Drug trends: CCPD to present info session
The public is invited to a program on the newest drug trends among teens and children.
Hosted by the Cape Coral Police Department and Lee County Coalition for a Drug-Free Southwest Florida, “Lunch and Learn: Emerging Trends in Drugs of Abuse” will take place Thursday from 11:30 a.m. to 1:30 p.m. in the Cape Coral Police Department’s Training Room, at 1100 Cultural Park Blvd.
“It’s free and open to the public. All ages are welcome, ” Deborah Comella, executive director of the coalition, said. “People can just come; they don’t have to preregister. We have plenty of seating.”
Sgt. Allan Kolak, with the Cape police, will talk about the various types of today’s drugs.
“He also includes some of the paraphernalia. This is some of the actual stuff that they’ve confiscated from kids and high school students,” she said. “It’s always very educational.”
Along with discussing what new drugs are currently trending and showing attendees some of the paraphernalia used, Kolak will talk about the common signs and symptoms of a drug user.
“We’re actually trying to do this to educate the public, especially those with children,” he said. “A lot of these newer drugs, especially the synthetics, can cause some major and damaging effects to the body.”
Some drugs to be covered include Molly and Kratom, which comes from the leaf of a tree grown in Southeast Asia. Kolak explained that Molly is a more potent Ecstasy and Kratom is a stimulant.
“It gives you a stimulant and opium type of effects,” he said of Kratom.
Kolak will also talk about synthetic drugs like 25I-NBOMe, also known as 25I or N-Bomb.
“It’s a hallucinogen,” he said. “There’s been a lot of suicides with the drug.”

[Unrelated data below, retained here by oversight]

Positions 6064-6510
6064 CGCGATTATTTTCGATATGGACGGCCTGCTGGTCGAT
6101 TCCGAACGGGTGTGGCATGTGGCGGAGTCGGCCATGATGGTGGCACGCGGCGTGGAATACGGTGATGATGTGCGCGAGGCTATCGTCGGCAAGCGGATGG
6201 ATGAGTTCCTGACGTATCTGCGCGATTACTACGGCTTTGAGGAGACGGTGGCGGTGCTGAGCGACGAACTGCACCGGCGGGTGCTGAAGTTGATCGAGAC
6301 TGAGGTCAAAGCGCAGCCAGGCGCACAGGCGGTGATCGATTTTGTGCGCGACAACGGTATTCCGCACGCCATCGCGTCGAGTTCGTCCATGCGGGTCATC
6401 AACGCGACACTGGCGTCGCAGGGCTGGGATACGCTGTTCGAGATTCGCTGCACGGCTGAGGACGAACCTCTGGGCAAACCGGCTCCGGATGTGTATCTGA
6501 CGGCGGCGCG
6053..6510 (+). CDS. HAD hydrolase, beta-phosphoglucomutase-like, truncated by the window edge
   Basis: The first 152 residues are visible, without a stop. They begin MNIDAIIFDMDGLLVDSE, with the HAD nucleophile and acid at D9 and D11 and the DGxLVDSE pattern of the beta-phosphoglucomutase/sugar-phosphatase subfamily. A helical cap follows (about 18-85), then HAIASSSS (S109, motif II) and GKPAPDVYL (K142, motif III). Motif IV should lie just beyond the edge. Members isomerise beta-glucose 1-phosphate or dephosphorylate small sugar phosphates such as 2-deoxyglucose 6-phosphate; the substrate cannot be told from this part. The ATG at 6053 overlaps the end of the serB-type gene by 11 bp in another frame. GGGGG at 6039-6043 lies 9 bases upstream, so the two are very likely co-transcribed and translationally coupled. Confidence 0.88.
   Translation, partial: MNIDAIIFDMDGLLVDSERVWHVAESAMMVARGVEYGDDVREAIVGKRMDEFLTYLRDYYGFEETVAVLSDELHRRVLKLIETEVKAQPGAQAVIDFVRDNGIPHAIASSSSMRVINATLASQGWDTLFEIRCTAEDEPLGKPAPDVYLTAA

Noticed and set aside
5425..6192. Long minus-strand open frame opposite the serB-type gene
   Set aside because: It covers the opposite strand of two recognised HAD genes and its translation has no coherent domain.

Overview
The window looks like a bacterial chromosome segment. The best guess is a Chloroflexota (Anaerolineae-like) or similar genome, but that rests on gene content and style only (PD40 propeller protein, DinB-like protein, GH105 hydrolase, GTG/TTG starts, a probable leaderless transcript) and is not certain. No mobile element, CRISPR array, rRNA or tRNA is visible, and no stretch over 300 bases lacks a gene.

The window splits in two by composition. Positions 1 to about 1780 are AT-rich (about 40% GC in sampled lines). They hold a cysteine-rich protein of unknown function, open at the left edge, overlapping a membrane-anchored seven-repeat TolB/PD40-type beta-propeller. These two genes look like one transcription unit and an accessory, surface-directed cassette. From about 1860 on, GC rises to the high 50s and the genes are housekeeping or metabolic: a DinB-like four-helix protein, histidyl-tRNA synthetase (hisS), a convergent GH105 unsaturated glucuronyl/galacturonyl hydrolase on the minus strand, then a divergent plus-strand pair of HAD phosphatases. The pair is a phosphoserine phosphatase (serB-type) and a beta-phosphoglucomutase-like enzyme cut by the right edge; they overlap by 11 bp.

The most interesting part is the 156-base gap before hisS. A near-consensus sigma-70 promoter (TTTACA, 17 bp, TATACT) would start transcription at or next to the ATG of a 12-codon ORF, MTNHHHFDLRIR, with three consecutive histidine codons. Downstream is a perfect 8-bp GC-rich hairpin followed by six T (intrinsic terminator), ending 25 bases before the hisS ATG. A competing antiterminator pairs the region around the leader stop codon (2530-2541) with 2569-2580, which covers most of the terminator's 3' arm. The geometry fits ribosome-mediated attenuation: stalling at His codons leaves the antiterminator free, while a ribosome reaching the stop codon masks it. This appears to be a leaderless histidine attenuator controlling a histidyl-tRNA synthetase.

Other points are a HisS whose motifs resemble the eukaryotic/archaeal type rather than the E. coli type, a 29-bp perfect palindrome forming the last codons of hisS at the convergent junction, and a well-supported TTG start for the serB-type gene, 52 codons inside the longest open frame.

As for paraphernalia, Kolak said there have not been big changes.
“You’re going to see the same type of paraphernalia, except that they’re disguising a lot of it,” he said.
For example, there are highlighters that can write, but the back end comes off to turn it into a pipe. There are also different types of cans, like soda can, that come apart to be used to hide drugs.
When going over symptoms, a change or clothing or dress in a youth can be a red flag.
“But also, how it’s going to affect possible agitation or sleeping too much,” Kolak said. “Or not wanting to sleep, staying up for more than a day at a time.”
The program is highly recommended for parents, educators and child care professionals.
“Anyone with children or anyone who deals with children,” he said.
Kolak noted that older drugs can cycle back around and new ones are always popping up.
“Unfortunately, the way that drug trends are, they’re always changing,” he said. “We’re saying this is what you need to look out for to get as early an intervention as possible.”
Check-in will begin at 11:30 a.m. To RSVP in advance, email email@example.com.
Attendees are welcome to bring a lunch to the program.
For more information on the coalition, visit: www.drugfreeswfl.org or call (239) 931-9317.